Friday, March 15
PERFORMANCE: Performance artist Narcissister (who you can read about in our Spring issue, on stands now) has been getting buzz for the past couple of years for her burlesque-inspired pieces (her "reverse striptease," in which the naked artist pulls various articles of clothing out of her private parts, in particular) and bold installations. Tonight, she debuts her new performance "The Organ Grinder," an "internal exploration of the body." This show's not for kids, but you probably guessed that.
Abrons Arts Center, 466 Grand St., (212) 598-0400. 8 p.m., $15. Tickets here.
PARTY: Frankie Sharp's Friday at Santos Party House
96 Lafayette St, New York, NY 21+, $10
Saturday, March 16
PERFORMANCE: Patti Smith narrates Tubby the Tuba
A childhood classic gets a modern makeover thanks to Patti Smith, tap dancer Lane Alexander and the Little Orchestra. Smith will be narrating the tale of a rebellious tuba who defies the odds -- very similar to the spirit of punk music.
Avery Fisher Hall at Lincoln Center, 65 Columbus Ave, New York, NY, 11a.m., $15
BEAU-TAY: PS1 Pop-Up Nail Salon
Add some flair to your talons at MoMA PS1's pop-up weekend nail salon -- part of CONFETTISYSTEM's 100 Arrangements installation. First come, first served.
MoMA PS1, 22-25 Jackson Ave, Long Island City, NY, 12p.m.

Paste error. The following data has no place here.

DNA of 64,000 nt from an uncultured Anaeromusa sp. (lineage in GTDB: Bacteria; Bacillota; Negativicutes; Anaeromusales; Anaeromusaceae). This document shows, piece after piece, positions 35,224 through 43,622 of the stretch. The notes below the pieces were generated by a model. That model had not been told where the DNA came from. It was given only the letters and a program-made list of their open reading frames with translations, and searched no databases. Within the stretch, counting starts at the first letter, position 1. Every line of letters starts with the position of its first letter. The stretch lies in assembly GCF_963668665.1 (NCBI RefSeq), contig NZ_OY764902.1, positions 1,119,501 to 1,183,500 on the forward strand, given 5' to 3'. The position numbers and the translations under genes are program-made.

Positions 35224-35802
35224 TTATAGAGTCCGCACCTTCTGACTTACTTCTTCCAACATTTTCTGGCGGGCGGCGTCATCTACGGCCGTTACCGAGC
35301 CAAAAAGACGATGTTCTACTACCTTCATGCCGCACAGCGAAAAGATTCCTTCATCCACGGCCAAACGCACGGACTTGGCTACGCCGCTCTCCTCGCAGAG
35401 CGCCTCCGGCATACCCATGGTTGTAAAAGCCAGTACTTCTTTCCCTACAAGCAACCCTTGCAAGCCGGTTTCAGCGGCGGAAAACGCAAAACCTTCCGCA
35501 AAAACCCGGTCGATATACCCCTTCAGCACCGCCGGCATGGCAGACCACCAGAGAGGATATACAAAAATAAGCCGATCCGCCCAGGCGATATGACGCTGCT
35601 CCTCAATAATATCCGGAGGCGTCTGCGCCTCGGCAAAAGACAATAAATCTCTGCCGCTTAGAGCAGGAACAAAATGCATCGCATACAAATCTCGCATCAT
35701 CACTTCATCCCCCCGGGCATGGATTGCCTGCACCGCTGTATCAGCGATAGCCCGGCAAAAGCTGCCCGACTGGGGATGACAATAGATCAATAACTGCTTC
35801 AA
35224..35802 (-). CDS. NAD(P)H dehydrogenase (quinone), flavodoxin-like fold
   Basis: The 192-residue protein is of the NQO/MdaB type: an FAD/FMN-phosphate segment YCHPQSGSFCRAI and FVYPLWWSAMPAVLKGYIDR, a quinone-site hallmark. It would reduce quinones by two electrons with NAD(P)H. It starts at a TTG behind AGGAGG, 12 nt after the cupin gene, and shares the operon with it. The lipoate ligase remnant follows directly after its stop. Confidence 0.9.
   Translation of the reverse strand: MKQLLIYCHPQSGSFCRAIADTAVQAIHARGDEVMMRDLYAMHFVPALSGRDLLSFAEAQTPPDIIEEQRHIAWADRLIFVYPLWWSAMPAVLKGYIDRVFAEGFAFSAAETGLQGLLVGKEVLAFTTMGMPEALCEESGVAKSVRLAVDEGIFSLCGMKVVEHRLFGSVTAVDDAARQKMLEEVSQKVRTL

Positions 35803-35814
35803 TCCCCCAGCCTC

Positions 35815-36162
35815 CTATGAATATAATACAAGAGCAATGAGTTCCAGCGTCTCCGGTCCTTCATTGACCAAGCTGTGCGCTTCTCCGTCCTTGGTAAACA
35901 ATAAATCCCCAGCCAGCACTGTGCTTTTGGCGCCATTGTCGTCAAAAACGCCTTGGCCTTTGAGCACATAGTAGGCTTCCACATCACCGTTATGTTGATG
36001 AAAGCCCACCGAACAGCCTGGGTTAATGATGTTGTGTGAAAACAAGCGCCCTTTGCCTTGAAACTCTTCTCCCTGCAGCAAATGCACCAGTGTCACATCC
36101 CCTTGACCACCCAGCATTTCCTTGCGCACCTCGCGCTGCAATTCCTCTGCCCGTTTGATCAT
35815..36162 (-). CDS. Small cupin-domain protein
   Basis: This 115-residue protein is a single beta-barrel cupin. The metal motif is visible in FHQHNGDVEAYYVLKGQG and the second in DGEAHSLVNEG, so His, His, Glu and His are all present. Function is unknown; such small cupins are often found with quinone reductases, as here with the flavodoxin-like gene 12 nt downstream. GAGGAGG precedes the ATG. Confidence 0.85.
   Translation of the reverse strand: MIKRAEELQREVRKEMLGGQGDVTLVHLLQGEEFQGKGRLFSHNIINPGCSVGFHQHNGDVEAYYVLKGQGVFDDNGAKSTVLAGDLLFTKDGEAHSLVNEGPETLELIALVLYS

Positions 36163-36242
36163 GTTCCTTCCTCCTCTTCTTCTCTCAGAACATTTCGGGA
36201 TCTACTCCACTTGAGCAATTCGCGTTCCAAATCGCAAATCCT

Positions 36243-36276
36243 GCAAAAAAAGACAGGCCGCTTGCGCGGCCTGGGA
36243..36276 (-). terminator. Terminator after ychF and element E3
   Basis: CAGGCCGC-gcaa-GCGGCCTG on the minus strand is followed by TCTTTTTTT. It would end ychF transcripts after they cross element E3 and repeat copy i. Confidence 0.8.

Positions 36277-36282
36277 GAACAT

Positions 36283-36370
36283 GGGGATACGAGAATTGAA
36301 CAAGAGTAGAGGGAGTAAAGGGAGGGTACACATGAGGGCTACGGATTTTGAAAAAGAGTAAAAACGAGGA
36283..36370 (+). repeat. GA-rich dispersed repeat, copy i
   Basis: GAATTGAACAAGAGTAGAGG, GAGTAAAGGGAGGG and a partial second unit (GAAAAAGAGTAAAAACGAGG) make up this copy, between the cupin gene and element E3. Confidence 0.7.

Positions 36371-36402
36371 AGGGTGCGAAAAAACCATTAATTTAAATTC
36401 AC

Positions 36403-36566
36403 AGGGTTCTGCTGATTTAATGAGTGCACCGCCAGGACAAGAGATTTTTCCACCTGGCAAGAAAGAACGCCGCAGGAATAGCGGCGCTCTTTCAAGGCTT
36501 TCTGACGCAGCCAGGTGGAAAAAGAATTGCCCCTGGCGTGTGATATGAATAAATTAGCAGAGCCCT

CONTEST: Barcade's Arcade-Off
Playstation schmaystation: Get back to your gamer roots at Barcade's Williams Manfacturer's Challenge this weekend and go head to head with the the top-dog players of vintage arcade games like
Robotron, Defender, Sinistar, Moon Patrol, Make Trax, and Joust. Winner takes home $1000!
Barcade, 388 Union Ave, Williamsburg, Brooklyn, (718) 302-6464. 12 p.m.-7 p.m. Registration is $20.
Sunday, March 17 (See our Non-Douchey St. Patrick's Day Party Guide here)
SCREENING: Weird Science at Nitehawk Cinema
Come to the screening of an '80s cult classic and enjoy the one of kind cinematic experience that mixes film, food, and drinks the way no other theater can.
Nitehawk Cinema, 136 Metropolitan Ave, Brooklyn, NY, 12:15p.m. $11
Grab a complimentary Stoli Shamrock Martini at celebrity photographer Patrick McMullan's festive St. Patty's day bash. With Lady Bunny as DJ and live performances from Irish dancers, you'll be getting your jig on all night long.
XL Nightlclub, 512 W 42nd Street, Manhattan; 10pm-4am
PARTY: St. Patty Scissoring With Frankie Sharp
Nightlife guru Frankie Sharp is getting into the holiday spirit with Saint Patrick's Day Scissor Sunday at the Rusty Knot. Experience some of the sickest DJs, an amazing $2 shot special, and, did we mention a free vodka giveaway between 4-5pm?
The Rusty Knot, 425 West St., Manhattan; 4-10pm; Free
Monday, March 18
FILM: Ashik Kerib